Paper on Cerebral Palsy
- Pages: 4
- Word count: 915
- Category: Cerebral Palsy
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What is Cerebral Palsy? According to Perlstein it is a “term used to designate any paralysis, weakness, in coordination, or functional aberration of the motor system resulting from brain pathology.”(McDonald 7). Most cases of Cerebral Palsy are diagnosed before age three, the sooner it is diagnosed the better the chance the child has of living a normal life. This condition usually occurs during birth or infancy and is more frequent in underdeveloped nations. The exact cause can not always be determined but according to Yahoo health premature infants have a higher chance of developing Cerebral Palsy because of hypoxia or low oxygen levels in the brain. It can also be caused by cerebral injuries due to illness, or a head injury that caused hematoma or blood vessel damage in the brain.
There are many treatment options available to treat individuals who suffer from Cerebral Palsy. Since no two children are affected in exactly the same way individual treatment options may vary. Some treatment options include physical therapy to help develop motor skills, occupational therapy to improve posture and movement, and a speech pathologist will help develop speech skills. Other treatment options include surgery, medication, sensory integration therapy, or the use of adaptive equipment.(http://content.health.msn.com) In order for any treatment program to be successful the parents must be involved, they must work with their child at home and be committed to improving their child’s quality of life. The earlier a child is placed in a treatment program the better the chances they have of living a close to normal life. The sooner the muscles are trained the easier it is to correct faulty habits and poor muscle control. That is not to say though that once a child hits a certain age therapy will be ineffective; good results can still be produced. More time and effort will just be needed.
The essay “The Letter A” by Christy Brown discuses one mothers persistence in dealing with her son who suffered from Cerebral Palsy. When others told her that he was a lost cause and that she should not waste her time in dealing with him, she never lost faith and did not stop trying to reach her son. She would spend hours each day trying to get him to repeat words and hold himself up, she would continually have no success, but she never stopped trying. Until one day with the help of his mother Christy drew the letter A with his left foot. “I had done it! It had started – the thing that was to give my mind its chance of expressing itself.”(Brown 98)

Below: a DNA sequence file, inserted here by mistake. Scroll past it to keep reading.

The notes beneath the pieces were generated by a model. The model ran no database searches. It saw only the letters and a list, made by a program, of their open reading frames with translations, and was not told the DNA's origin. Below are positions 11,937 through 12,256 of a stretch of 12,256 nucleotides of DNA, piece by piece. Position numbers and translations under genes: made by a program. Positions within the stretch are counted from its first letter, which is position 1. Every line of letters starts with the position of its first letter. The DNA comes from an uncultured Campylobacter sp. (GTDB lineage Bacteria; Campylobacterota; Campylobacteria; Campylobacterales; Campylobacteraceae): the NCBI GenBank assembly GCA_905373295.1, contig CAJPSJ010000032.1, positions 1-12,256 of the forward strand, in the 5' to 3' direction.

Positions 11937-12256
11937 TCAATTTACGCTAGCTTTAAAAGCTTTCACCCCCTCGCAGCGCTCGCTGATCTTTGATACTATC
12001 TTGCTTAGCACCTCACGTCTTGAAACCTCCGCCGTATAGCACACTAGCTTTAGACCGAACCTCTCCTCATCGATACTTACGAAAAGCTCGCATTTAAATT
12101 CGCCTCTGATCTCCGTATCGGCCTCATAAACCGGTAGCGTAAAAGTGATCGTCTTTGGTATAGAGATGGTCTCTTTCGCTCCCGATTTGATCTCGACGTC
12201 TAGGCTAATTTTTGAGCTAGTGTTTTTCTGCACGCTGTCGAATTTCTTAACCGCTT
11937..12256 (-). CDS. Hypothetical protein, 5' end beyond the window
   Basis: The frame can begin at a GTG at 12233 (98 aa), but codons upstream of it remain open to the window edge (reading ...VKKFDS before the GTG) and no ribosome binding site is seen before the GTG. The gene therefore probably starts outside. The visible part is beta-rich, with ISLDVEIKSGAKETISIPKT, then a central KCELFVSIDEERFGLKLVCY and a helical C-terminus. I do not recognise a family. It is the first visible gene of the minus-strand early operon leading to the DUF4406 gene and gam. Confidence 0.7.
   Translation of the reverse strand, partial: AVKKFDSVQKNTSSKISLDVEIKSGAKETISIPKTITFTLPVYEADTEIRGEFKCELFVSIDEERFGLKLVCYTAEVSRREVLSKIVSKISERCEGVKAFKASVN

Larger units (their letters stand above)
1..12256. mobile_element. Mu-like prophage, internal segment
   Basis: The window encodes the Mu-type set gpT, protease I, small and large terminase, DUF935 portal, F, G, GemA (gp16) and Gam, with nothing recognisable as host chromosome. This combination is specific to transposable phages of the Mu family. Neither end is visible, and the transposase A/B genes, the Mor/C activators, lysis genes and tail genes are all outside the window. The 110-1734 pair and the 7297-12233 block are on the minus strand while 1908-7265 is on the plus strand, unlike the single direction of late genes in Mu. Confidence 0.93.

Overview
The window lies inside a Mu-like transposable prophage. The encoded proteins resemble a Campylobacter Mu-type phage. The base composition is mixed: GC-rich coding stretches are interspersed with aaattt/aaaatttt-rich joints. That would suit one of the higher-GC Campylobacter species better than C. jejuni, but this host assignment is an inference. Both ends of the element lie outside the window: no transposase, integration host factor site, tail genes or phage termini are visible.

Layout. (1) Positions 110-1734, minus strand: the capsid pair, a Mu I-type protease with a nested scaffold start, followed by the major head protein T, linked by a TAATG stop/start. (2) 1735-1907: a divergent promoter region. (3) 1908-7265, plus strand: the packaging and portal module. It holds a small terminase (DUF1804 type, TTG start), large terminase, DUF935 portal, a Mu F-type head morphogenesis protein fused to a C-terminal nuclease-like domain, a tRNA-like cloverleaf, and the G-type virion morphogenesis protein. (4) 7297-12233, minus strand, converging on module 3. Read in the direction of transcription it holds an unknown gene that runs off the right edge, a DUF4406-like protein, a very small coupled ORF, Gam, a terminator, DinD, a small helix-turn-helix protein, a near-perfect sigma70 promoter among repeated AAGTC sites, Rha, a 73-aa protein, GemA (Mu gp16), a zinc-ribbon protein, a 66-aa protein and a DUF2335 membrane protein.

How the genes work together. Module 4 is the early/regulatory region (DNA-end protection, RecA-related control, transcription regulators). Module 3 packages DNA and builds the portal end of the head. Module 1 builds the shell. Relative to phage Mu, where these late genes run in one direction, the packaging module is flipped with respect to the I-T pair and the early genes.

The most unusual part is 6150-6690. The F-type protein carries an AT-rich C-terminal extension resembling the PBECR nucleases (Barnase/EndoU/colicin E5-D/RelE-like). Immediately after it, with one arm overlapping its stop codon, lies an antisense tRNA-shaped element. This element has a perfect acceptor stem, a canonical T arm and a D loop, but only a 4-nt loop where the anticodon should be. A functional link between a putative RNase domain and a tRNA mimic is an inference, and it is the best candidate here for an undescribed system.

Christy grew up in Ireland where the occurrence of Cerebral palsy is higher than in the United States or other industrialized nations. The incidence of Cerebral Palsy in the United States is only two to four out of every one thousand born. (http://health.yahoo.com) If Christy had been born in an industrialized nation such as the United States he probably would have been diagnosed at an earlier age and immediately placed in a treatment program, instead of having doctors tell his mother that he was mentally retarded and a lost cause. Even though he turned out ok that is not so for most children with Cerebral Palsy who do not receive treatment. If his mother was not so determined he would have most likely turned out to be a vegetable. Unfortunately not all mothers have the determination that Christy’s mother had!
Many people have never known someone who has suffered from Cerebral Palsy, but I do, my mothers friends son Sam. Sam was a premature baby who suffered from hypoxia which caused him to develop Cerebral Palsy. He was diagnosed when he was nine months old after his mother had noticed similar symptoms that Christy’s mother had noticed; “my head had a habit of falling backward whenever she tried to feed me. She attempted to correct this by placing her hand on the back of my neck to keep it steady. But when she took it away back it would drop again. Then she became aware of other defects as I got older. She saw that my hands were clenched nearly all of the time and were inclined to twine behind my back” (Brown 94). In Sam’s case though as soon as his mother noticed these symptoms she took him to the doctor, they diagnosed him with Cerebral Palsy and he began treatment. Christy was not as fortunate, his mother brought him to the doctor but he was never diagnosed, he was simply labeled retarded and his mother was told that there was no hope for him. This is the opposite of what doctors told Sam’s mother in the United States.
It is a shame that just because someone lives in an underdeveloped nation they have to suffer. I feel that any person in any country should be able to get the best medical care available. This is especially true for children because it is not their fault that they were born with or have developed a disability in an underdeveloped nation where they can not get proper medical attention.
It is unfortunate that many countries do not have the proper medical supplies and training available to all of its citizens. It is not uncommon that someone living in an underdeveloped nation will be misdiagnosed because the doctors have not received the correct training nor do they have the proper supplies to carry out the necessary procedures.